Donna: But you asked me. Would you rather be on your own?

The Doctor: No. Actually, no. But the last time...With Martha, like I said, it got... complicated. And that was all my fault. I just want a mate.

Donna: [alarmed] You just want to mate?!

The Doctor: I just want a mate!

Donna: You're not mating with me, sunshine!

The Doctor: A mate! I want a mate!

Donna: Well, just as well, cos I'm not having any of that nonsense! You're just a long streak of nothing! You know... Alien nothing!

The Doctor: There we are, then. Okay.

Donna: I can come?

The Doctor: Yeah. Course you can, yeah. I'd love it.

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    Upvoting purely for the Doctor. But in all seriousness, Doctor Who is a brilliant example of how to do it
    – user18397
    Commented Mar 29, 2017 at 0:39

Close male-female relationships that aren't romantic are challenging even in real life, let alone fiction, but they do exist. Assuming the pair isn't related, neither of them is gay or otherwise attached, and they're relatively the same age, your readers will begin to long to see them together, just like their friends in real life would be likely to do. One way of dealing with it would be to have them take a stab at romance early, and have it not work out for some reason. That's often how close platonic heterosocial relationships actually form. A beloved subplot from Star Trek: The Next Generation was Captain Picard's close relationship with chief medical officer Dr. Crusher. The backstory was that Picard had once been in love with her, but had suppressed those feelings out of his loyalty to Crusher's (now deceased) husband.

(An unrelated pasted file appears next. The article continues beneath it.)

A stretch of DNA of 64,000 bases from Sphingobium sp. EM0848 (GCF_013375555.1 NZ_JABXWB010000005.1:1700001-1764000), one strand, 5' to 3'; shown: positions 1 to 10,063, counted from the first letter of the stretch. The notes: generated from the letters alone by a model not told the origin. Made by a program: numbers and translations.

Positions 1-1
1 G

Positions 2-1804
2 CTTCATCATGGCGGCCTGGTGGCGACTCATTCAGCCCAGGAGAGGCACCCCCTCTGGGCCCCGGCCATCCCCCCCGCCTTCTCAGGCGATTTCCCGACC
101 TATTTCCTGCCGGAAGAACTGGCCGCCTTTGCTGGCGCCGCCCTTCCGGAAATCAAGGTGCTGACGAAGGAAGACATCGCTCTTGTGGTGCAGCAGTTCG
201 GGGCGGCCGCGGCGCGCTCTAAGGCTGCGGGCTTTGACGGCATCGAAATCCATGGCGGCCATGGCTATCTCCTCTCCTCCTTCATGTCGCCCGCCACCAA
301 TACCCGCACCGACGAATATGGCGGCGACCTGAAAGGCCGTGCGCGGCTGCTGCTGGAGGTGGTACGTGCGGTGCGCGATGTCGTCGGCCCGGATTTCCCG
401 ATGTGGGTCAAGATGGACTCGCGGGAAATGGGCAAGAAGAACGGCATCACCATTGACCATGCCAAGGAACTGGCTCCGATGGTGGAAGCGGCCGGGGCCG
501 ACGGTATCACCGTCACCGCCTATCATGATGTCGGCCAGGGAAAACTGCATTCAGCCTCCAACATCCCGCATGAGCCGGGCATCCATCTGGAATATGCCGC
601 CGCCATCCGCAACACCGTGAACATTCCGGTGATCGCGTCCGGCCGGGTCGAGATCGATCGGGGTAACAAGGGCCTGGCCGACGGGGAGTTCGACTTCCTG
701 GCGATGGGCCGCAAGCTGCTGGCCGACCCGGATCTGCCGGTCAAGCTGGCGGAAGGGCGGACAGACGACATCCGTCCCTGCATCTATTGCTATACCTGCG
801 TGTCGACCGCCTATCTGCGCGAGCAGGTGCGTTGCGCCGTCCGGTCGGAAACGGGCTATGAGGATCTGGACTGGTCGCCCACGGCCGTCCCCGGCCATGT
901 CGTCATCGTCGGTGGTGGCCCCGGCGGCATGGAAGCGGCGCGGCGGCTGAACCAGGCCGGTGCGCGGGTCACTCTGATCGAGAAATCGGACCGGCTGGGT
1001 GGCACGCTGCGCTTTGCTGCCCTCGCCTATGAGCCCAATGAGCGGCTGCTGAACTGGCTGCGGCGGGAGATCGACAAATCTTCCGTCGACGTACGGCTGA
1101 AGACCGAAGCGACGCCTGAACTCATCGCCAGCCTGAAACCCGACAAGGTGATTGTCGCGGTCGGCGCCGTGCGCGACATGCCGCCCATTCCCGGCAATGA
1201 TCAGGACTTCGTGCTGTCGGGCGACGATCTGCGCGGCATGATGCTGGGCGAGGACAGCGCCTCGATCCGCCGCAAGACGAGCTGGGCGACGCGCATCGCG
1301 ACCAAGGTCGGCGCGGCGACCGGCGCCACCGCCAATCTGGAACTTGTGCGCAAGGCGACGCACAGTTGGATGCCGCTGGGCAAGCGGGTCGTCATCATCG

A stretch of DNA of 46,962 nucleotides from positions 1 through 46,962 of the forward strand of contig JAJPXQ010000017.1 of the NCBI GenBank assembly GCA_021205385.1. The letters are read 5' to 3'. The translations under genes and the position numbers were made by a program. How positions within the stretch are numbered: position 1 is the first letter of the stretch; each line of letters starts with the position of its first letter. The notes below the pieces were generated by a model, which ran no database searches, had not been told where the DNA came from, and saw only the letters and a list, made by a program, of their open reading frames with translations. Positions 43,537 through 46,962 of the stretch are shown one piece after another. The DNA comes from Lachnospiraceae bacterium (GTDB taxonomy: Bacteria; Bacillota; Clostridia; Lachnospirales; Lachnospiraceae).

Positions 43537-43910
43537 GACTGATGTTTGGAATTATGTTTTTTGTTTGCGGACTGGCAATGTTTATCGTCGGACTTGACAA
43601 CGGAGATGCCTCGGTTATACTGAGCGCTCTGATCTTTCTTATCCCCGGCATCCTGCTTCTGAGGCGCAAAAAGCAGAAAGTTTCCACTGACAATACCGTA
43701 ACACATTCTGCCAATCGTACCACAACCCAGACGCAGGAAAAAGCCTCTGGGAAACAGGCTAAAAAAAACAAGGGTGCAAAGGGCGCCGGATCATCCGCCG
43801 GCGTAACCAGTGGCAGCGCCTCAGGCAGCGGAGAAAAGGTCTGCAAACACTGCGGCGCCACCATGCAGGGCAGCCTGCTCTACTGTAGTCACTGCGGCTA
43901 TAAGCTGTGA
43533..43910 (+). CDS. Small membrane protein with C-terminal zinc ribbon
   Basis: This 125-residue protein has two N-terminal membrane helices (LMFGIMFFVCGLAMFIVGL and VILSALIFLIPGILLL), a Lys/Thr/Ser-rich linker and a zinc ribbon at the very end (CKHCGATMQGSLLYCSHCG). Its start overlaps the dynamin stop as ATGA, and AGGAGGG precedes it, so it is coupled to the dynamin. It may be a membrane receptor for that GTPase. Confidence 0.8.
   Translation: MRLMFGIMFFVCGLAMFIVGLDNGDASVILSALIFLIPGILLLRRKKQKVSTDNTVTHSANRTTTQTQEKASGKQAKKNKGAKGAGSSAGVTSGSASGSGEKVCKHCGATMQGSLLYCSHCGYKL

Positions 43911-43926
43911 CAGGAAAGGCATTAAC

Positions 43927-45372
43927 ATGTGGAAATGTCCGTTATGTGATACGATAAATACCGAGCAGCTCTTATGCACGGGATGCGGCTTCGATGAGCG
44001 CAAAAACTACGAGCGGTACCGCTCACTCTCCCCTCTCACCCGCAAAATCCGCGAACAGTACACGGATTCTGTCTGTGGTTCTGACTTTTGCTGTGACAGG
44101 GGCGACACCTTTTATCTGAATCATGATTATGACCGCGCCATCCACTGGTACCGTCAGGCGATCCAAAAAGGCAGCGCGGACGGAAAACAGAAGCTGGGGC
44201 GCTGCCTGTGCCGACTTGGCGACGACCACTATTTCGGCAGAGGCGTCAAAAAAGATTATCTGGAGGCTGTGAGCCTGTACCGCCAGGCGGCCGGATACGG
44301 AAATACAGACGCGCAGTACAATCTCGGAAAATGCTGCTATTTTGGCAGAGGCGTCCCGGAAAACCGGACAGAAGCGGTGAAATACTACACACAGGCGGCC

Another realistic possibility is for one person to be interested in the other, but the feelings not be requited. Along those lines, you can also develop outside romances (or romantic interests) for one or both characters. Allan Gurganus' Plays Well With Others is an interesting variation, in which the most important relationship of the book is between a gay man and his female best friend, but this reality is disguised/complicated by the fact that they both share an unrequited crush on a beautiful bisexual friend.